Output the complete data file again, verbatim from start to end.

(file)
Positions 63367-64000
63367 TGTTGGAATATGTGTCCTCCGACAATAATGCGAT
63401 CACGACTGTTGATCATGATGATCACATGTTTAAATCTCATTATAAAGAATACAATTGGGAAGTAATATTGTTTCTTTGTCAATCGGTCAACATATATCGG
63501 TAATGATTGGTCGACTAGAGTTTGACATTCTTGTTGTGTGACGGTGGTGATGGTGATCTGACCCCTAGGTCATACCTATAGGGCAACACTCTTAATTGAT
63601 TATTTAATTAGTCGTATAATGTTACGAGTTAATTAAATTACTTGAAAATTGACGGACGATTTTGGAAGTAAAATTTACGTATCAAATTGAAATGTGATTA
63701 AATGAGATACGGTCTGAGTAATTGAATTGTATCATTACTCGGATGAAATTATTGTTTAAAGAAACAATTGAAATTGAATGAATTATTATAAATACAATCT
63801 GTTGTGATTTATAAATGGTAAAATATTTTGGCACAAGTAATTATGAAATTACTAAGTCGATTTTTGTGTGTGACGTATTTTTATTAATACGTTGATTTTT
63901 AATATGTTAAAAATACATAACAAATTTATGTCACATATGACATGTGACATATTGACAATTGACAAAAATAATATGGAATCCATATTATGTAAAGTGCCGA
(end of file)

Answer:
Positions 63367-64000
63367 TGTTGGAATATGTGTCCTCCGACAATAATGCGAT
63401 CACGACTGTTGATCATGATGATCACATGTTTAAATCTCATTATAAAGAATACAATTGGGAAGTAATATTGTTTCTTTGTCAATCGGTCAACATATATCGG
63501 TAATGATTGGTCGACTAGAGTTTGACATTCTTGTTGTGTGACGGTGGTGATGGTGATCTGACCCCTAGGTCATACCTATAGGGCAACACTCTTAATTGAT
63601 TATTTAATTAGTCGTATAATGTTACGAGTTAATTAAATTACTTGAAAATTGACGGACGATTTTGGAAGTAAAATTTACGTATCAAATTGAAATGTGATTA
63701 AATGAGATACGGTCTGAGTAATTGAATTGTATCATTACTCGGATGAAATTATTGTTTAAAGAAACAATTGAAATTGAATGAATTATTATAAATACAATCT
63801 GTTGTGATTTATAAATGGTAAAATATTTTGGCACAAGTAATTATGAAATTACTAAGTCGATTTTTGTGTGTGACGTATTTTTATTAATACGTTGATTTTT
63901 AATATGTTAAAAATACATAACAAATTTATGTCACATATGACATGTGACATATTGACAATTGACAAAAATAATATGGAATCCATATTATGTAAAGTGCCGA